Skip to content
Home » Financial firms join forces to raise $8bn for sustainable investments

Financial firms join forces to raise $8bn for sustainable investments

Bank of America has formed a new partnership within its Catalytic Finance Initiative (CFI) that aims to direct $8 billion to “high-impact sustainable investments”.

Partners joining the initiative include investment manager AllianceBernstein; Babson Capital Management (a subsidiary of insurance company MassMutual); Credit Agricole; the European Investment Bank; HSBC; the International Finance Corporation; and Mirova (a subsidiary of French bank Natixis). All have pledged capital and expertise to develop “innovative financing structures” for investments in clean energy and other sustainability focused projects.

In addition, several long-term institutional investors within the recently-formed Aligned Intermediary group, will collaborate with the partnership on specific investment opportunities.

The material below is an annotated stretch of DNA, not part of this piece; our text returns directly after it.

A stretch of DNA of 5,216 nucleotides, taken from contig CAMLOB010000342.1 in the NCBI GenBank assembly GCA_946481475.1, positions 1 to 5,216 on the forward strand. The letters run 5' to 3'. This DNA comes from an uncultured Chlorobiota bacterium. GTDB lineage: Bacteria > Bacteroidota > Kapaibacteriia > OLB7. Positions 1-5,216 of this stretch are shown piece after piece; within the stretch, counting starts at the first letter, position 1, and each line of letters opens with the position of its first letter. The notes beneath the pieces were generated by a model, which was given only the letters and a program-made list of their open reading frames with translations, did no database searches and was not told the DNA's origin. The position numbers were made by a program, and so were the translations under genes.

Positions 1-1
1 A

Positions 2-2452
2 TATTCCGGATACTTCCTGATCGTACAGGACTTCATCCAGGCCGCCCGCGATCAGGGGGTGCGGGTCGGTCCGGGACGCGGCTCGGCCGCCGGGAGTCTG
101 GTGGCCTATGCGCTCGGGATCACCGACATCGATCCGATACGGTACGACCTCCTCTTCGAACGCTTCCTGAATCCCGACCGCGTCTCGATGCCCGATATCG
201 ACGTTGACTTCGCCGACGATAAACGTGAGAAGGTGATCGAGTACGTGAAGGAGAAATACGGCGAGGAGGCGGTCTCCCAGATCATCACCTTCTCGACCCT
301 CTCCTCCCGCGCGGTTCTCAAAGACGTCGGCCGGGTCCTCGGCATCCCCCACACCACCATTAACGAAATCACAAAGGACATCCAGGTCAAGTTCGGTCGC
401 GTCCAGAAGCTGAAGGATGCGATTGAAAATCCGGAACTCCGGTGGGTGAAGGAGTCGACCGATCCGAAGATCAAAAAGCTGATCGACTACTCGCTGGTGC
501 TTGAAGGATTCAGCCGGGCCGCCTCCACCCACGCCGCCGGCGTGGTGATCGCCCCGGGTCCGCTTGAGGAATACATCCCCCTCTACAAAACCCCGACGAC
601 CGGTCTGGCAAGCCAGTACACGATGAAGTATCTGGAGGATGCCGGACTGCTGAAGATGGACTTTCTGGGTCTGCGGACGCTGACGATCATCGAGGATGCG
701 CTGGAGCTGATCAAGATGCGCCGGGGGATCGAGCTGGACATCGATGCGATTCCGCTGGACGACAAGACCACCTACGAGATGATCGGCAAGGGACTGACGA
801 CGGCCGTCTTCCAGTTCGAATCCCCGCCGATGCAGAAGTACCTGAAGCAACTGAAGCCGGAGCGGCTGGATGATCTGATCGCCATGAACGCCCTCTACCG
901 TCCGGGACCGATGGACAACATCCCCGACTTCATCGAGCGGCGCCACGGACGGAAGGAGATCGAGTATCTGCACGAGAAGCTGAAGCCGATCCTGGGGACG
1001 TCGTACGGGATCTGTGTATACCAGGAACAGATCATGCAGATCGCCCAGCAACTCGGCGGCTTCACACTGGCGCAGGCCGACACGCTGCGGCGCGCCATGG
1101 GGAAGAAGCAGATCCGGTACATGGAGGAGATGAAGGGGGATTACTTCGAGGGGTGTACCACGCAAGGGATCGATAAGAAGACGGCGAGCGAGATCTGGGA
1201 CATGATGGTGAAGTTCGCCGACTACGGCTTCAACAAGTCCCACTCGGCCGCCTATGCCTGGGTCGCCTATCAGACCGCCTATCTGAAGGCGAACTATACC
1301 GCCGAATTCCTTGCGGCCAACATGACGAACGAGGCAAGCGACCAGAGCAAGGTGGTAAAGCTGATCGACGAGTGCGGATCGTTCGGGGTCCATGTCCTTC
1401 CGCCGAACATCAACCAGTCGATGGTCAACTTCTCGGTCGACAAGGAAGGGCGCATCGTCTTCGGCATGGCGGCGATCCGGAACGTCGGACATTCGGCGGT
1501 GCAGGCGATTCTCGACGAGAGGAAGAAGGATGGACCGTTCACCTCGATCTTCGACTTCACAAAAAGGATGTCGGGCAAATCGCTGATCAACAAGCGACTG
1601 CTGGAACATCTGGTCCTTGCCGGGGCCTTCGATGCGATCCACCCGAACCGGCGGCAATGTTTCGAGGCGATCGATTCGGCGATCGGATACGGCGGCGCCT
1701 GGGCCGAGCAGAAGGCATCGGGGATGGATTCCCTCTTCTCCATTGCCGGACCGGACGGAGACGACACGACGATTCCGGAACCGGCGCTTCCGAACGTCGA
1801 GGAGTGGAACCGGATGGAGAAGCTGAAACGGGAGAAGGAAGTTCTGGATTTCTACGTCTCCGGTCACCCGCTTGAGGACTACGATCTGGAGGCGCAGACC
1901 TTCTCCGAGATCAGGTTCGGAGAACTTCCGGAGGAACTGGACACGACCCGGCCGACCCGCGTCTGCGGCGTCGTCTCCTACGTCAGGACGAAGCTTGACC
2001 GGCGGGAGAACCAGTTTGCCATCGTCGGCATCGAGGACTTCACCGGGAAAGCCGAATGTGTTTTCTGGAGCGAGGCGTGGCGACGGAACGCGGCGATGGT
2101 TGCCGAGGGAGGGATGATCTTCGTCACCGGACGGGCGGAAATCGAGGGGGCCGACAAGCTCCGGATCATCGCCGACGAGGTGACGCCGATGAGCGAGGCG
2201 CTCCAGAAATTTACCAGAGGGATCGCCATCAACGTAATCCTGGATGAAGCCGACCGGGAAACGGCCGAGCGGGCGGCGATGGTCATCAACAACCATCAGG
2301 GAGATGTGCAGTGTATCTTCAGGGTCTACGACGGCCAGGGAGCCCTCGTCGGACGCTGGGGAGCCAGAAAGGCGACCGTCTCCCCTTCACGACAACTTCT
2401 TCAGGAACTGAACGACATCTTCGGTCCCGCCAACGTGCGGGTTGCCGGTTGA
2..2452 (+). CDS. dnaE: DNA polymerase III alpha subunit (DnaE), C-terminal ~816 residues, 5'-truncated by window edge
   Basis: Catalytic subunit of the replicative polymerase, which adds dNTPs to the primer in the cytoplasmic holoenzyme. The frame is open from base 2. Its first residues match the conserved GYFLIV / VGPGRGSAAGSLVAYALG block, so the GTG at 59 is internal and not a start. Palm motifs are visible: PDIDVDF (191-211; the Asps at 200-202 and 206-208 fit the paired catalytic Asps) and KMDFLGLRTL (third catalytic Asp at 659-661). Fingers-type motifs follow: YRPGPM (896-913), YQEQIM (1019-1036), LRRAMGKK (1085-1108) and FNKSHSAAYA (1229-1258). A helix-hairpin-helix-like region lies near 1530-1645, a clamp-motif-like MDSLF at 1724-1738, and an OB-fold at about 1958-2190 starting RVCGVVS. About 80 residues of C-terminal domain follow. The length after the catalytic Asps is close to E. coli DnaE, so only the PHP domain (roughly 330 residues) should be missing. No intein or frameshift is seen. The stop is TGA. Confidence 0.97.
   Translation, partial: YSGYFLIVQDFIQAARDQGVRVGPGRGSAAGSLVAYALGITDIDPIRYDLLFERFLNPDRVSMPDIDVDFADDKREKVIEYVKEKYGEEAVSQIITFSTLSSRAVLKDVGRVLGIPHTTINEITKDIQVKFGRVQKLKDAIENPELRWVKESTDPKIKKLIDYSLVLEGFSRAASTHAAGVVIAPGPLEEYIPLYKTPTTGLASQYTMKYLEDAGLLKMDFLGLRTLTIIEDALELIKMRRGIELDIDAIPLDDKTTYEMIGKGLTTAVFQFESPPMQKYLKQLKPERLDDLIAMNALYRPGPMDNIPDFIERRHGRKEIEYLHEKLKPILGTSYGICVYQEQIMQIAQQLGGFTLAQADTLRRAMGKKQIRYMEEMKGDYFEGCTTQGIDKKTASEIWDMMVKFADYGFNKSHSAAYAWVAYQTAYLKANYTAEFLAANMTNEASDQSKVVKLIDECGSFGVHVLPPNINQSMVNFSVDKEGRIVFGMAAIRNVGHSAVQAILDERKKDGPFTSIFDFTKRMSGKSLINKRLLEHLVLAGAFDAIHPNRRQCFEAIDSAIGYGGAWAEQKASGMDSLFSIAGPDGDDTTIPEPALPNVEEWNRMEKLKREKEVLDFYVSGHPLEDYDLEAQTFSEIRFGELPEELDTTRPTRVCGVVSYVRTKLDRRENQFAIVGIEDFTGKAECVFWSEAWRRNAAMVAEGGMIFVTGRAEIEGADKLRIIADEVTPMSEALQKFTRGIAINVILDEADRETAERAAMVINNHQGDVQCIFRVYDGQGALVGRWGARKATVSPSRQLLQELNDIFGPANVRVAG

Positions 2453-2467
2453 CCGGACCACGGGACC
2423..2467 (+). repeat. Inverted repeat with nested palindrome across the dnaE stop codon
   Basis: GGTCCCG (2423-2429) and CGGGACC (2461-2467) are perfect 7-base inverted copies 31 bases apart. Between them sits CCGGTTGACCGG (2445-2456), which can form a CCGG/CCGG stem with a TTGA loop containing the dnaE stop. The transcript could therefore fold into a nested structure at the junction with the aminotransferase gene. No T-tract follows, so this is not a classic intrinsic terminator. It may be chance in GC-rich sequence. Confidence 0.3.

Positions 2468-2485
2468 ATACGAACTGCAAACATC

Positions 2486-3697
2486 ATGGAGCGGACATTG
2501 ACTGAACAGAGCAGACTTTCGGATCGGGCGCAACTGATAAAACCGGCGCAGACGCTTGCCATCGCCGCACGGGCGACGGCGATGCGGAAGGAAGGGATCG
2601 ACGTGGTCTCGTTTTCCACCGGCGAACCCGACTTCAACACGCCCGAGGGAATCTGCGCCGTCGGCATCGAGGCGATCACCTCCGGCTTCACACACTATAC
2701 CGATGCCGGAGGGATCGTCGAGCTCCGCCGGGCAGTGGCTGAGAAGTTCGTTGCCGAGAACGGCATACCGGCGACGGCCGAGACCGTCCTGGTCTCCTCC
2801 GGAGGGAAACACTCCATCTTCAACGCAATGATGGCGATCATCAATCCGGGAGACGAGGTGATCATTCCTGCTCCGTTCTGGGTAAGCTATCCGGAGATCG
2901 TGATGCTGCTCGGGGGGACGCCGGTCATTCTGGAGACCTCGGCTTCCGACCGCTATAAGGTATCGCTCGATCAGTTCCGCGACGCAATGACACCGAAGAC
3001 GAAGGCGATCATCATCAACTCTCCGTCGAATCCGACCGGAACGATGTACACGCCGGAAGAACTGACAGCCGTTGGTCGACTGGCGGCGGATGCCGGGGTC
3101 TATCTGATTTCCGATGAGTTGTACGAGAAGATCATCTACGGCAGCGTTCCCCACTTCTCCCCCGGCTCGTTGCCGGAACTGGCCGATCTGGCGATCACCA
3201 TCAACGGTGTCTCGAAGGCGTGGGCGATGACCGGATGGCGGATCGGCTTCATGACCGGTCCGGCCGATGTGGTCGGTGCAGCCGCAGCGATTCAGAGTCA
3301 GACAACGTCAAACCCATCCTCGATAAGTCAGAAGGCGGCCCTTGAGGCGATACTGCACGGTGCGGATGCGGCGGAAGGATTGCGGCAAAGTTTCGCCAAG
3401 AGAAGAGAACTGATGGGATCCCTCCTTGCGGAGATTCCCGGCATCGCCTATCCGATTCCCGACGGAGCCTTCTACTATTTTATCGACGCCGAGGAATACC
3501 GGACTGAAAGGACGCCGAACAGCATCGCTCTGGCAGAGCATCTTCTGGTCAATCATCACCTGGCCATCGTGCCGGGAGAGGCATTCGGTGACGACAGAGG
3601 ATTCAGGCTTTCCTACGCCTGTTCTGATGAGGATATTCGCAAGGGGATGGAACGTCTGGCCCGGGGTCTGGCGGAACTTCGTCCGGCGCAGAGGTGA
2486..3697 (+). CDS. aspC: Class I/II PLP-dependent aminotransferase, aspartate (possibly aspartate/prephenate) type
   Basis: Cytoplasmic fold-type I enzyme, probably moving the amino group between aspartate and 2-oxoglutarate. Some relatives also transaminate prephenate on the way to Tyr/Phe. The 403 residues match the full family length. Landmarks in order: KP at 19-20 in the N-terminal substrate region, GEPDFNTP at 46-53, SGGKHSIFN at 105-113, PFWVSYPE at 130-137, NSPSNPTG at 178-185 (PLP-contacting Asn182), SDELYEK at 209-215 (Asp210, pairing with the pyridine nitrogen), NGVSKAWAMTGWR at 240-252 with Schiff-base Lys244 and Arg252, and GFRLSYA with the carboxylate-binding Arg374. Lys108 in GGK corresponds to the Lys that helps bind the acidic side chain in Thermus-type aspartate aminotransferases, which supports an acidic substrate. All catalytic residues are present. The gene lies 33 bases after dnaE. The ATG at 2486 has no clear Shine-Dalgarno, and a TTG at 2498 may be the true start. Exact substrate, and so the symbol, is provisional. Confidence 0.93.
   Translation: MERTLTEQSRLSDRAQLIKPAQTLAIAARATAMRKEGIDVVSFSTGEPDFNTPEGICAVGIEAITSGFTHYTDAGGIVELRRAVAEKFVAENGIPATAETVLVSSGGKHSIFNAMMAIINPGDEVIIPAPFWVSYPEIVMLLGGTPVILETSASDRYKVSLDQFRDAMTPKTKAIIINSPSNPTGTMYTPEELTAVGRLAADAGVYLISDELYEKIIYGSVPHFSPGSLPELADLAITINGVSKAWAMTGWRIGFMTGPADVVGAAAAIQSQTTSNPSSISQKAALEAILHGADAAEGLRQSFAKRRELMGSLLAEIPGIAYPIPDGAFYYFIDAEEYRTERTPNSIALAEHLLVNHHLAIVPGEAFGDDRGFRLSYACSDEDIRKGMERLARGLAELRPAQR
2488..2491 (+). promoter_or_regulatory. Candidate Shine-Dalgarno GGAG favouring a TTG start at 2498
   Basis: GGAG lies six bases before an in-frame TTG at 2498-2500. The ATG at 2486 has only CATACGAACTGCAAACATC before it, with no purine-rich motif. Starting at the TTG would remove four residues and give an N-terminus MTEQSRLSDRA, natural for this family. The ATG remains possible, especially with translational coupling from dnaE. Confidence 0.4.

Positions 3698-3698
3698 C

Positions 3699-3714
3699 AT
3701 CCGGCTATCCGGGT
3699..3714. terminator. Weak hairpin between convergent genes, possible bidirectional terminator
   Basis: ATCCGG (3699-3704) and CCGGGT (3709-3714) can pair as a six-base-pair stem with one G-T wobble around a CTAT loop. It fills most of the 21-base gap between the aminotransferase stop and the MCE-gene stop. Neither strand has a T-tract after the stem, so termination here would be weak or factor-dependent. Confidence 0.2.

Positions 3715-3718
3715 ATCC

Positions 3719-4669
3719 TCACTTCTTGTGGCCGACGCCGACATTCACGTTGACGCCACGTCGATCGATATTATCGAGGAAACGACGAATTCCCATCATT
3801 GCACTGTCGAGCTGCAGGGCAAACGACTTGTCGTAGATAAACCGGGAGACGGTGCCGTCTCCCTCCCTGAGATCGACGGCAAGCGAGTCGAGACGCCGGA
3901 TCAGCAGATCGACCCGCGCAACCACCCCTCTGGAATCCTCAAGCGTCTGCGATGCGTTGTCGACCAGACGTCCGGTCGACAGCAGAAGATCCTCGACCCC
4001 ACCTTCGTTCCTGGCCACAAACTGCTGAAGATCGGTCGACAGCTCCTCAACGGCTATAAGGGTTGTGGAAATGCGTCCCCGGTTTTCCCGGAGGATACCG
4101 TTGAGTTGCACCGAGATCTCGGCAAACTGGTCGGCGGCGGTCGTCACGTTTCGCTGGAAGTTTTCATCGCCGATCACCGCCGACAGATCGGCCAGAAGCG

The main aims of the partnership will be to promote the UN’s sustainable development goals, including acting on climate change and improving access to clean energy and water.

“By providing $8 billion in commitments, we can help to advance new investment opportunities in clean energy as well as other sustainable development goals and achieve the necessary scale for a positive impact on climate change,” the partnership said in a joint statement.

The CFI was launched by Bank of America in 2014 with a $1 billion commitment and a goal tostimulate at least $10 billionin new investment into high-impact clean energy projects. It has subsequently expanded to include other financial organisations with their own capital commitments and expertise in various areas of specialist finance.

A major initial goal was to widen the institutional investor base by de-risking opportunities in the clean energy sector, through the use of structures such as ‘first loss’ and mezzanine tranches, risk guarantees and new insurance products.

Other financing structures deployed by the partners include green bonds, project finance, green asset-backed securities, and blending public and private finance.

The expansion of the CFI complements Bank of America’s pledge, in July last year, to increase its own ‘environmental business initiative’ to $125 billion by 2025 from $50 billion. This commitment includes advisory services, capital raising and other financial services, as well as lending.

Graham Cooper